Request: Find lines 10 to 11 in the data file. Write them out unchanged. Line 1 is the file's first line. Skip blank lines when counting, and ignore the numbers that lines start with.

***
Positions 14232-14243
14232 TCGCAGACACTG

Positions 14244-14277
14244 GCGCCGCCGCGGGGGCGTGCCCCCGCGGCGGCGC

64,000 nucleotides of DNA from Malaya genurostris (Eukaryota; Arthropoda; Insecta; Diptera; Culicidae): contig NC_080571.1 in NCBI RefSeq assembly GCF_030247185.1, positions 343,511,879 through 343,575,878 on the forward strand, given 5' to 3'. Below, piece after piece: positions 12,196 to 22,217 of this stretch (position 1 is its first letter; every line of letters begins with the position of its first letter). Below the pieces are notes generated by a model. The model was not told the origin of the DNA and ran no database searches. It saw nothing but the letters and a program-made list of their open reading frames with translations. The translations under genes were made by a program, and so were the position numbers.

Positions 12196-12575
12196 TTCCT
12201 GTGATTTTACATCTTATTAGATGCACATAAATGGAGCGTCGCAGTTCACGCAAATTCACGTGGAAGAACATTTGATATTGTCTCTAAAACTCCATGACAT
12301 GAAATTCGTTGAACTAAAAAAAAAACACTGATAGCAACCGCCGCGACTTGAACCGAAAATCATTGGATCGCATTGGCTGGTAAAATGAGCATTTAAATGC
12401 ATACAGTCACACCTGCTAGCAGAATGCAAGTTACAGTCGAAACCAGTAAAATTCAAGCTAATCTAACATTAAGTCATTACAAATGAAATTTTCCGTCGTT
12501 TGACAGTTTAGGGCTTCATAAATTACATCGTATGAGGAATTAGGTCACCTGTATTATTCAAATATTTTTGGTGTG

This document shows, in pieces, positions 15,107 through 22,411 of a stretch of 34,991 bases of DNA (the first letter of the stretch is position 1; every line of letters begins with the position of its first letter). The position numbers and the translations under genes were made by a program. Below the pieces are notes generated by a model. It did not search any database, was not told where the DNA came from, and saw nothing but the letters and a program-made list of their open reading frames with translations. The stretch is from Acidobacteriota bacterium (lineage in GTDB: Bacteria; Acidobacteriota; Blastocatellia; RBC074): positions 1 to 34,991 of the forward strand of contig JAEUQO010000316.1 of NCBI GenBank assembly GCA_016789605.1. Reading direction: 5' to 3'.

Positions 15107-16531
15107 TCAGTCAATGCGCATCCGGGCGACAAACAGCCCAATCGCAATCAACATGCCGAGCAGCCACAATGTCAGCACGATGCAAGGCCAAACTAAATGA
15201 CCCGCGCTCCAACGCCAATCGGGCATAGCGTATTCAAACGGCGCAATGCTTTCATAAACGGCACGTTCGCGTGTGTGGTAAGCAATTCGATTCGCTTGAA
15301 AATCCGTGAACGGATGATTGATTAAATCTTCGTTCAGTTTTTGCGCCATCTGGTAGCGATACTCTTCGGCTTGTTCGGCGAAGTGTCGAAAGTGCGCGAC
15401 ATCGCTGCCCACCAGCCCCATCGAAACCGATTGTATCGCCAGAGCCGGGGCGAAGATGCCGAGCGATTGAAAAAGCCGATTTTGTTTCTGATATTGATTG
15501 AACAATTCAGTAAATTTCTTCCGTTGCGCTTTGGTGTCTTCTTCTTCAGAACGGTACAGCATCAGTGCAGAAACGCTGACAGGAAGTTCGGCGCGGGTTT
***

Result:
12401 ATACAGTCACACCTGCTAGCAGAATGCAAGTTACAGTCGAAACCAGTAAAATTCAAGCTAATCTAACATTAAGTCATTACAAATGAAATTTTCCGTCGTT
12501 TGACAGTTTAGGGCTTCATAAATTACATCGTATGAGGAATTAGGTCACCTGTATTATTCAAATATTTTTGGTGTG